Shiitakes Beneficial to Whole Body Health
By Katherine Smith
Special to The Pilot
Mushrooms, as probiotics, act like a secondary immune system in the body. Not only do they help rejuvenate the body back to its homeostasis, they can eat away at harmful substances -substances like daily toxins and even tumors.
Cancer is classified as a -"disease" by medical -dictionaries and the Mayo Clinic. But the word -carries a valley of fear and confusion. Witnesses and survivors know that cancer's threat is bigger than a simple pill cure. However, more -studies and accounts are -surfacing that claim mushrooms as a preventive -cancer measure and maybe as a treatment.
According to Stephen G. Del Sordo's book "First Fifty Years: A Chronological History of the Mushroom Industry," the mushroom trade probably began with Louis XIV. Mushrooms became popular in English gardens, and by the late 1800s, they were being shipped to America. By 1914, mushroom history came to an ironic circle. Mushrooms were sold at twice their growing price, again bypassing the common man and -making it the food of the rich.
That fact is still common, as fresh organic mushrooms typically cost at least 50 cents an ounce.
But the availability is expanding. Dried mushrooms are available online from multiple organic companies, and more farmers are incorporating -mushrooms logs into their produce.
Ray and Amy Sugg occasionally sell their shiitake mushrooms at the Moore County Farmers Market on Thursdays from 9 a.m. to 1 p.m. This market is held at 604 W. Morganton Road, in Southern Pines at the Armory Sports Complex.
The Suggs price their mushrooms at $3 for five ounces and $10 per pound.
The couple own Bonlee Grown Farm. The 10 acres and four greenhouses -feature vegetables from tomatoes to squash; greenhouse arms of geraniums and pansies, tendrils of fruit, and -pasture on 530 Al Davis Road in Bear Creek.
Ray Sugg partners with Stewart Sorrow to grow and harvest their 600 shiitake mushroom logs. The logs crib about 4,000 square feet on Sugg's farm.
When available, Amy Sugg sells the mushrooms along with jams, canned foods, brown eggs and fresh produce at the Moore County Farmers Market.
The Suggs also sell their mushrooms to Rhett's restaurant in Southern Pines.
The Suggs' mushroom plot curves back into the still woods "so the sun and the wind won't dry them out," Ray Sugg says. His red and white oak logs require temperatures over 50 degrees, and the "first thing to be sure of is that they have moisture," Sugg says.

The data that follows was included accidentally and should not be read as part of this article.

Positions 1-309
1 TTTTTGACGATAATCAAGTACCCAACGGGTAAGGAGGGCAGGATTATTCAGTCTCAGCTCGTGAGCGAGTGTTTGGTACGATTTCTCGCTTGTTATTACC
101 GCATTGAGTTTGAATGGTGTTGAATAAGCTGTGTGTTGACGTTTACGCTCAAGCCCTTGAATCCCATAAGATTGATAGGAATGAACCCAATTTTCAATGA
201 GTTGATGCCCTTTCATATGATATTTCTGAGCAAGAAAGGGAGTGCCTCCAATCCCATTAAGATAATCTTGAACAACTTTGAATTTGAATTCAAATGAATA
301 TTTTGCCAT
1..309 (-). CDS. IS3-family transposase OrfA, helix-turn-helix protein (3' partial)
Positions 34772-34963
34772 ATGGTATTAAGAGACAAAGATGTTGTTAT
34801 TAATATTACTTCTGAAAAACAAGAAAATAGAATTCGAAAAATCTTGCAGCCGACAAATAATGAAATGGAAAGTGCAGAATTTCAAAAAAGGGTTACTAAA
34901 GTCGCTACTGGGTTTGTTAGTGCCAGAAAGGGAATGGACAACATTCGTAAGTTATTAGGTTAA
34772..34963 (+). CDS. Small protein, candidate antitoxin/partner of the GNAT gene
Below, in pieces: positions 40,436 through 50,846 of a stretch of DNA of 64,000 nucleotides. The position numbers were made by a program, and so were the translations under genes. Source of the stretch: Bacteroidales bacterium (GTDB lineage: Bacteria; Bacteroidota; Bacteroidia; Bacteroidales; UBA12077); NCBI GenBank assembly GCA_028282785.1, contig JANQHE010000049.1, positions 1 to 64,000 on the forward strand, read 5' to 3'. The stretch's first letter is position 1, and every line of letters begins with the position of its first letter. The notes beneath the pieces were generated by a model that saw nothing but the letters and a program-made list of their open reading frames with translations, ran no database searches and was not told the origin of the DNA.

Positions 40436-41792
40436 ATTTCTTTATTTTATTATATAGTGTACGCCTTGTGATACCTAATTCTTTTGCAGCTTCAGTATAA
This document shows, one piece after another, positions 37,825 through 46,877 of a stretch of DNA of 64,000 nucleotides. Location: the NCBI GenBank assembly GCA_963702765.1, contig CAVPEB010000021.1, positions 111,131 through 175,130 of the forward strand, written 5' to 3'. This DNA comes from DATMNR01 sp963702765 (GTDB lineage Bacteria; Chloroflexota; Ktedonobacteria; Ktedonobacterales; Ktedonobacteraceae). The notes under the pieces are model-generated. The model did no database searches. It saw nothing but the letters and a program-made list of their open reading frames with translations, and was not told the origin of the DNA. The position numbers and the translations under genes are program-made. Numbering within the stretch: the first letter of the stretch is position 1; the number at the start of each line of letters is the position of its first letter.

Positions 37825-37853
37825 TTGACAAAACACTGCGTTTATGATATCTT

The most common controlled -mushroom growing is out of logs, because the moldy wood is the perfect condition for the delicate fungi. The Suggs purchased sawdust inoculated with mycelium. The sawdust is contained in a plunger-like rod. The rod is hammered into the log to deposit the spores, which are then sealed with wax.
Shiitakes are fluffy, with crinkled brown and white vein-patterned tops and a soft underside. Freshly picked, their stems should be pliable. They smell earthy and nutty. Cooked, they shrink into meaty ovals that can be used in anything from stir fry to stocks.
Beneficial to Whole Body Health
And, as scientists are discovering, -shiitakes are cordial medicines.
In the 14th century, Chinese physician Wu-Rui said shiitake's spur "spirit" energy "cures colds and penetrates into the blood circulatory system."
This has been proven true, but it is Lentinan, an ingredient potent in shiitake, that is responsible.
Lentinan is a cell wall constitute that is extracted from the mushroom. It enhances immune system functions so the body can better fight off tumors. Lentinan helps to activate a type of immune cells called macrophages. These white blood cells engulf and then digest cellular debris and pathogens, clearing potential cancer cells.
According to a 1987 study by the Department of Oncologic Surgery at Osaka University in Japan, Lentinan combined with the chemotherapeutic agent Tegafur increased the lifespan, up to three years, of patients with stomach cancer.
Though the study is nearly 30 years old, the results have not been disputed, and more studies are being done to measure the effects.
Lentinan strengthens the immune -system. It heightens the production of interleukin, a hormone that stimulates the immune system to produce B-cells and helper T-cells. The B-cells create -antibodies and the helper T-cells -coordinate the immune response against infectious microbes and cells.
For this reason, Lentinan is a key -ingredient in the -medication Videx, administered during treatment of HIV. Xiping Zhou, a medical doctor of -oriental medicine believes that the Lentinan found in -shiitakes could weaken chronic fatigue syndrome, hepatitis and Lyme's disease.
Eritadenine can compose up to 70 mg in every 100 grams of shiitake mushrooms. Eritadenine is a natural compound that enhances the removal of bad blood -cholesterol, according to the 2007 Journal of Agriculture and Food Chemistry.
Rich in iron and antioxidant minerals such as manganese, selenium, and zinc, shiitakes are beneficial to whole body health.
They are a succulent diet and -vegetarian choice, because their protein level is comparable to chicken and beef and they have more fiber and less fat.
Shiitakes contain almost all of the -essential amino acids.
To contact the Suggs and request -mushrooms at your farmers market, call (919) 837-2937 or visit bonlee.org/ -businesses/bonleegrownfarm.
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